Introductory Videos: How Job Seekers Can Impress Recruiters 

Video

Imagine you’ve got just 90 seconds to show your best self to a potential employer. In the era of COVID-19 closures, this is a very real possibility.

With traditional career fairs grinding to a halt this spring and other forms of in-person screenings equally implausible, the brief, introductory video is fast becoming one of the most surefire ways to sell a recruiter on your teaching skills. 

If you’re planning to create an intro video to submit to prospective recruiters this hiring season, follow these five best practices.

Be Mindful of Your Backdrop.

When you’re presenting yourself online, it isn’t enough to exhibit a professional image. You also need to consider your surroundings.

“Think clean, tidy, and safe,” said Tim Sackett, a human resources expert and author of The Talent Fix.  Elaborating, he reminds candidates to eliminate any “questionable stuff” in the background that would make a recruiter wonder about your personal behaviors and habits. Enough said. 

Eliminate Distractions Beforehand.

You can’t plan for every potential disruption. But what you can control, do, urges Sackett. Have a dog? Minimize the risk of having it break into a barking fit while you’re recording your video. Avoid recording near windows, where distractions can also lurk. If roommates or family members pose a risk of interrupting, warn them in advance that you’ll be recording a video—or find a quiet alternate location. 

Demonstrate Passion.

This may seem like a no-brainer, but it can’t be emphasized enough, say recruiters.

“We want candidates who have a passion for working with all kids,” said Jeff McCanna, chief of human talent at Tomball Independent School District in Tomball,Texas. And he believes strong hiring managers can tell which candidates are truly passionate. “They can see enthusiasm. They can hear it in their voice. We call it an emotional connection with the work,” McCanna said. 

While showing passion is essential, telling a recruiter that you’re passionate can backfire.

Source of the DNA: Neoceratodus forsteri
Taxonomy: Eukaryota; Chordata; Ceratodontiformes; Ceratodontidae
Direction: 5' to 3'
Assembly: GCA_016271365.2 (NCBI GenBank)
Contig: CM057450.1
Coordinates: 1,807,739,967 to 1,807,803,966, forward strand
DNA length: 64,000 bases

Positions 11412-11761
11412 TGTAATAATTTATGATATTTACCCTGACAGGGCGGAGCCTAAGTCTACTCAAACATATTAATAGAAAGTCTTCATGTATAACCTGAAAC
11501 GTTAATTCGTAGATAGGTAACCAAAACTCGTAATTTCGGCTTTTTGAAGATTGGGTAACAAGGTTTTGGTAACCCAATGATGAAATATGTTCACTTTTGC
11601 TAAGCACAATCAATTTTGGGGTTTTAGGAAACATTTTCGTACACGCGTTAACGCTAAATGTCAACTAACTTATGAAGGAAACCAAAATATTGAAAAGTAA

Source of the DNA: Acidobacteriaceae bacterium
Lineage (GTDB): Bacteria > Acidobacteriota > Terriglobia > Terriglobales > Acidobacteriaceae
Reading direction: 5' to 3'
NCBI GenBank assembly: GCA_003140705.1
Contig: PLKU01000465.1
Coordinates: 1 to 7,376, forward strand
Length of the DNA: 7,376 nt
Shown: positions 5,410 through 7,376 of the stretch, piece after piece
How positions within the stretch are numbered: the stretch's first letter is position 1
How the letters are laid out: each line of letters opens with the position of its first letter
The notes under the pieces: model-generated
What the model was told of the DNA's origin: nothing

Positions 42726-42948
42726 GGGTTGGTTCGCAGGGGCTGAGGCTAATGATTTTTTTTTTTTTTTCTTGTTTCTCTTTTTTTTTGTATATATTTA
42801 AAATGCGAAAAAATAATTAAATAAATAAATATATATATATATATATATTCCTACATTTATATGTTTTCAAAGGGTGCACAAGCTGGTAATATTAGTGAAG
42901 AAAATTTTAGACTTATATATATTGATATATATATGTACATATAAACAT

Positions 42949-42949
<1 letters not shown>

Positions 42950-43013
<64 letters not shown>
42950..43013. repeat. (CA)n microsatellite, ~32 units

“We don’t really want to hear candidates tell us how much they love kids. We expect that,” said Ann Larson, the chair of the board of directors for the American Association of Colleges for Teacher Education. She says she’d much prefer a candidate to reveal mastery; for instance, curriculum adaptation in face-to-face, virtual, and hybrid environments.

Respect Parameters.

Recruiters will often suggest or even mandate time limits for these brief, introductory videos. Going beyond the time limit throws up a few red flags: You’re not a good listener, and you’re disrespecting the recruiter’s time.

What’s more, says Sackett, it’s just not necessary. “Think less is more. Ninety seconds is the sweet spot,” he said. 

Pair the Video With a Strong Resume. 

“You don’t want to buy a product that doesn’t have batteries,” said McCanna. The resume, he explains, serves to back up any claims the candidate makes during the intro video. “Can we go look at their resume and see grit? Were they involved in stuff?” McCanna said.

He suggests going beyond a cursory glance at the resume. If a candidate was involved in a committee or organization for four years, he explains, a savvy recruiter will take the question one step further, asking themselves: Were they a leader in that organization, or merely a member? 

Still with us? These recommendations do seem like a lot to absorb and use in such a short video. 

But in these unprecedented and uncertain times, recruiters need to know that teaching candidates are ready to tackle any and all challenges they’ll face next fall—whether virtually or in-person, Larson said.

“Our society depends on teachers being at the forefront of these adaptations and responses,” she said. “Here’s our moment.” 

With an impressive intro video, the moment could be yours too. 

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